Our downstairs neighbors had been trying to get us evicted.
It was September 2021. I was 22 and working as a paraprofessional at an elementary school in Boise, Idaho, earning $9 an hour. My wages didn’t go very far there, so I found a roommate to split the $1,900 monthly rent for a two-bedroom apartment just outside the city. We had met one night when her dog, a Rottweiler mix, ran up to play with my dog, Gaspard, a Labrador husky. We were both students — I was pursuing a bachelor’s degree in finance while she was studying medicine.
Things started out fine, but they quickly deteriorated in the way that commonly happens among 20-somethings who find themselves living with incompatible roommates.
Our neighbors initially had minor noise complaints, but things escalated when my roommate started having her friends over. They would get drunk, play rowdy games of Ping-Pong and blast music late into the night. My roommate would also leave her dog in a kennel for more than eight hours at a time, and the dog would howl for someone to let her out. Our neighbors were fed up with the situation and filed formal complaints with our management company to have us evicted.
I was also fed up with our living arrangement. On top of everything else, my roommate was often behind on her bills, and I had to draw on student loans to front over $2,000 a month to keep us current on our rent and utility bills.
In an attempt to plot my escape, I searched for a pet-friendly, one-bedroom apartment for under $1,700 a month on a rental listing website, but came up empty. On Facebook Marketplace, I found a room in a cute house for only $500 a month — but then I read the description and changed my mind: “Single male with one room available for single female aged 18-35.”
Envisioning the next chapter of my life helped me cope with the stress of my current living situation. I would spend hours browsing Zillow, looking at trailer homes, duplexes and “handyman specials” for sale.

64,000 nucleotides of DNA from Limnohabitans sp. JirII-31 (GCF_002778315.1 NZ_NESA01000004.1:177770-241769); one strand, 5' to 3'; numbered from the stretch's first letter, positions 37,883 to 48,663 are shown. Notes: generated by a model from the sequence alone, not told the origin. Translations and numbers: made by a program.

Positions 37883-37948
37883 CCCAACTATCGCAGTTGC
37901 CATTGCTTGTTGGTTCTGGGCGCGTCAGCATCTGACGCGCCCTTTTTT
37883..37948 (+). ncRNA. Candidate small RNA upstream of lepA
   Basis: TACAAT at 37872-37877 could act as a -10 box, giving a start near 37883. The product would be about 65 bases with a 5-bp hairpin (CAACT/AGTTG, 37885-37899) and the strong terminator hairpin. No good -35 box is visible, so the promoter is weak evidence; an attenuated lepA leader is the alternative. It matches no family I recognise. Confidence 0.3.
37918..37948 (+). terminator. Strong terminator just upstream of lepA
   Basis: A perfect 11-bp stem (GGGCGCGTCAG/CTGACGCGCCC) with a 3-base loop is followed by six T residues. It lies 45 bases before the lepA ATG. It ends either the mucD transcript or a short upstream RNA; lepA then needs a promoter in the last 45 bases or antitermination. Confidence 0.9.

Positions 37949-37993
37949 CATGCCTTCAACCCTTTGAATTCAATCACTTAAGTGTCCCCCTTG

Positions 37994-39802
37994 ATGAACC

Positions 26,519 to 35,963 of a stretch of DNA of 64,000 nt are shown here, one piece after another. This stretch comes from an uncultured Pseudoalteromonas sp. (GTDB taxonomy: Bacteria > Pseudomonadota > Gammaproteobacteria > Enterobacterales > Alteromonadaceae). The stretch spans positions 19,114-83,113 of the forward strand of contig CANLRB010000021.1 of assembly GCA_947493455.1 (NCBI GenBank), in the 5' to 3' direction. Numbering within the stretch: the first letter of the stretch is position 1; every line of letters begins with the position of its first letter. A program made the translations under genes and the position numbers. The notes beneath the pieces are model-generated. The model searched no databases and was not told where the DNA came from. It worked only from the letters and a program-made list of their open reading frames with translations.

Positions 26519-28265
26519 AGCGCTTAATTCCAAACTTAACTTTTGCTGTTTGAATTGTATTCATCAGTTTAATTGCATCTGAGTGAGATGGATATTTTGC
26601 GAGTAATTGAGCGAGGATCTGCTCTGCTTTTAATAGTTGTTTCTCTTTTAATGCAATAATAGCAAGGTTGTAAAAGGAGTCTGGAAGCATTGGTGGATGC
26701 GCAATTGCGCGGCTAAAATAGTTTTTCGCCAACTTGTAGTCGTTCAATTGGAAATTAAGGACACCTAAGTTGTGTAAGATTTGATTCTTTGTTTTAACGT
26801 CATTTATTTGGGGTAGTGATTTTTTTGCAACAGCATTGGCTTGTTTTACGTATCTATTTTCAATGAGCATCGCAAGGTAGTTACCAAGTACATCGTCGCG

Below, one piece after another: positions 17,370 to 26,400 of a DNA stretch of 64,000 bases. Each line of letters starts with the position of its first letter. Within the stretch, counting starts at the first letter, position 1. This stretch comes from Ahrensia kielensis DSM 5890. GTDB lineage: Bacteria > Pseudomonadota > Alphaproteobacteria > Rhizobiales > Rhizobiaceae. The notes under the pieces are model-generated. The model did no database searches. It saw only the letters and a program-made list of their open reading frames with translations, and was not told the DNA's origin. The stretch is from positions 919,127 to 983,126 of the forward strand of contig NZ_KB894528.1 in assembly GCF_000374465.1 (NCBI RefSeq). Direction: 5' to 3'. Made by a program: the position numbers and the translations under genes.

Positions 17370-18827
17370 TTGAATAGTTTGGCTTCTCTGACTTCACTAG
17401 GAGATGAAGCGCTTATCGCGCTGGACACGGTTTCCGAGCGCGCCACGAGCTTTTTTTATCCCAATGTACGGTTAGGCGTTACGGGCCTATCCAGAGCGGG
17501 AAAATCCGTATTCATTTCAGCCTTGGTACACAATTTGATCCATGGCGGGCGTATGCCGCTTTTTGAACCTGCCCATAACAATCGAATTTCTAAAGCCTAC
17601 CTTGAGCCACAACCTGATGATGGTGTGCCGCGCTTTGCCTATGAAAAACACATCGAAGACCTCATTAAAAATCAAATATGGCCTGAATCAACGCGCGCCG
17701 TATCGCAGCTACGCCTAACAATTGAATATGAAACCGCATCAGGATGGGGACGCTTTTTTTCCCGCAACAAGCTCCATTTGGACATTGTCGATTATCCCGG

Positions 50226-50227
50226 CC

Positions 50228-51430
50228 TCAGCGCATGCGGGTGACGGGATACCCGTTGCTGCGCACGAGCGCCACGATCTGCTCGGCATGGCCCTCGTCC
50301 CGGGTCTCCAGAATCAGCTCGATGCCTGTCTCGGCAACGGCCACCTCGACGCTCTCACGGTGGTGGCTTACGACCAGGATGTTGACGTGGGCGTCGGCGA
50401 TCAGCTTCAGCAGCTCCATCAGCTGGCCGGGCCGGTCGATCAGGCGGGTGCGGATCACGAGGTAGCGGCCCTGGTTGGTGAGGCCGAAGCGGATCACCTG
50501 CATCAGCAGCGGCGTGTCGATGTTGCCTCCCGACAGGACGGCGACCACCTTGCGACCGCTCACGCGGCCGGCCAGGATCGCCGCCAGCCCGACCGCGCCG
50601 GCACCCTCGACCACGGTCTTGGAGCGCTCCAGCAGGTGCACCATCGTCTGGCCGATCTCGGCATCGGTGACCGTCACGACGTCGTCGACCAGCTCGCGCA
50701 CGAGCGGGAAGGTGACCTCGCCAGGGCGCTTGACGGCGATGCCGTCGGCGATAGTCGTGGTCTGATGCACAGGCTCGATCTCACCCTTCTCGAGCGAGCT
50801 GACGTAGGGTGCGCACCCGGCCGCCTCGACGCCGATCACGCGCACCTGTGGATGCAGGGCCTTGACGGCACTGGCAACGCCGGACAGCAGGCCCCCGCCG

There was no way I could afford to buy a house at the time. I wasn’t earning enough to be able to save meaningfully, and I had about $40,000 in student loan debt. But I scrolled through listings as if money wasn’t a concern, considering the qualities and trade-offs of each house. I also started using a banking app to check my credit score every week, which hovered around 750 — a score that I understood would help me get a good interest rate on a mortgage loan one day.
Little did I know that this day would come sooner than I had ever imagined.
During the Christmas holidays, I loaded up my car and drove four hours with Gaspard on an icy highway to spend time with my family in Idaho Falls, Idaho. When my two brothers and sister arrived on Christmas Eve, we played a game my mother invented, “the Bucket Game.”
The objective is to toss a beanbag across the room into a five-gallon bucket to win a scratch-off lottery ticket. When it was time to play, we gathered in the living room and waited for my mother to bring in the $150 worth of tickets she had picked up from a gas station.
After a few rounds, my stack of tickets was notably smaller than everyone else’s because I kept missing the bucket. When I missed again, my mother allowed me to take another turn, and when the beanbag made it in, I grabbed a $5 Silver Bells holiday scratcher and added it to my pile.
When all the tickets were accounted for, we all sat quietly and scratched at them. Occasionally, one of us would call out a $5 or $20 win. My Silver Bells ticket had five winning numbers at the top: 47, 44, 21, 41 and 39. If you uncovered one of the numbers, you would win a prize. It wasn’t until I got to the last row of the ticket that I uncovered the number 39. Just below the number was a cash prize of $50,000. I sat there quietly, rereading the rules.
“I think I won,” I announced incredulously to the room.
Everyone rushed over to examine the ticket and agreed that it looked like a winner, but to be sure, we all piled into a car and drove to the one gas station in town that was open on Christmas Eve. I walked up to the scanner and checked my ticket. In small letters on the blue screen was the word “Winner.”